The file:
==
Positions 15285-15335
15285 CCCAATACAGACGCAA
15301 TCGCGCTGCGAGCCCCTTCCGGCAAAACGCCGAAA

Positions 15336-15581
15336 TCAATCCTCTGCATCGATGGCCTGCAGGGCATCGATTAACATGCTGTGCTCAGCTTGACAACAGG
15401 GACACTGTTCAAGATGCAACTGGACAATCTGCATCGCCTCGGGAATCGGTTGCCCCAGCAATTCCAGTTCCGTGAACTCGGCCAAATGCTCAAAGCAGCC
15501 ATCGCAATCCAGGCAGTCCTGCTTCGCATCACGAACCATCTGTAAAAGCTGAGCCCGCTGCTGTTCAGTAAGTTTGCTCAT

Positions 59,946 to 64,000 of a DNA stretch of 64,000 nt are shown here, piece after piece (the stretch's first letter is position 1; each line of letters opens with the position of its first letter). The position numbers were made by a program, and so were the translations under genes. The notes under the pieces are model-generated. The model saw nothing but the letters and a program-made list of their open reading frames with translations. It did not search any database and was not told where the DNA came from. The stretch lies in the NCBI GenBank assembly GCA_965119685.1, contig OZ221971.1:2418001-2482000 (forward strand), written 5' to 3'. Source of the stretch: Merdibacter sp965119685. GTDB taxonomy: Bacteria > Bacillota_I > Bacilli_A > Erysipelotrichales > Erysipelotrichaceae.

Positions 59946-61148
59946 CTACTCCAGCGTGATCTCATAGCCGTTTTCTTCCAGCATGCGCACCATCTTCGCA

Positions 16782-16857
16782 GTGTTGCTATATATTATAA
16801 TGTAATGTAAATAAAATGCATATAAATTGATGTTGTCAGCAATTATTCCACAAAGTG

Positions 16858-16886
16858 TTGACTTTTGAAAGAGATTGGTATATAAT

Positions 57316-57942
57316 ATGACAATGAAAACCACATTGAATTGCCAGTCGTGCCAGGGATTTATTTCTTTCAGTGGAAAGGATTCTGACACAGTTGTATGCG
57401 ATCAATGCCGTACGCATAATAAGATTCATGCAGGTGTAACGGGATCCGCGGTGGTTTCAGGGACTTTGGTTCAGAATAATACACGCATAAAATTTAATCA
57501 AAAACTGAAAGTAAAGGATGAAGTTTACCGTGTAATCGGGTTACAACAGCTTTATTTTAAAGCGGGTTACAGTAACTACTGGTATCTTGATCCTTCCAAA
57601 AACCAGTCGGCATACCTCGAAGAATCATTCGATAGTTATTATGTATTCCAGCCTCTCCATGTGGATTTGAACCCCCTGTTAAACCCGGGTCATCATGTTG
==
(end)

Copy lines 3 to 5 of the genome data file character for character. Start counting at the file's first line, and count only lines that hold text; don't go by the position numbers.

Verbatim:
15301 TCGCGCTGCGAGCCCCTTCCGGCAAAACGCCGAAA

Positions 15336-15581
15336 TCAATCCTCTGCATCGATGGCCTGCAGGGCATCGATTAACATGCTGTGCTCAGCTTGACAACAGG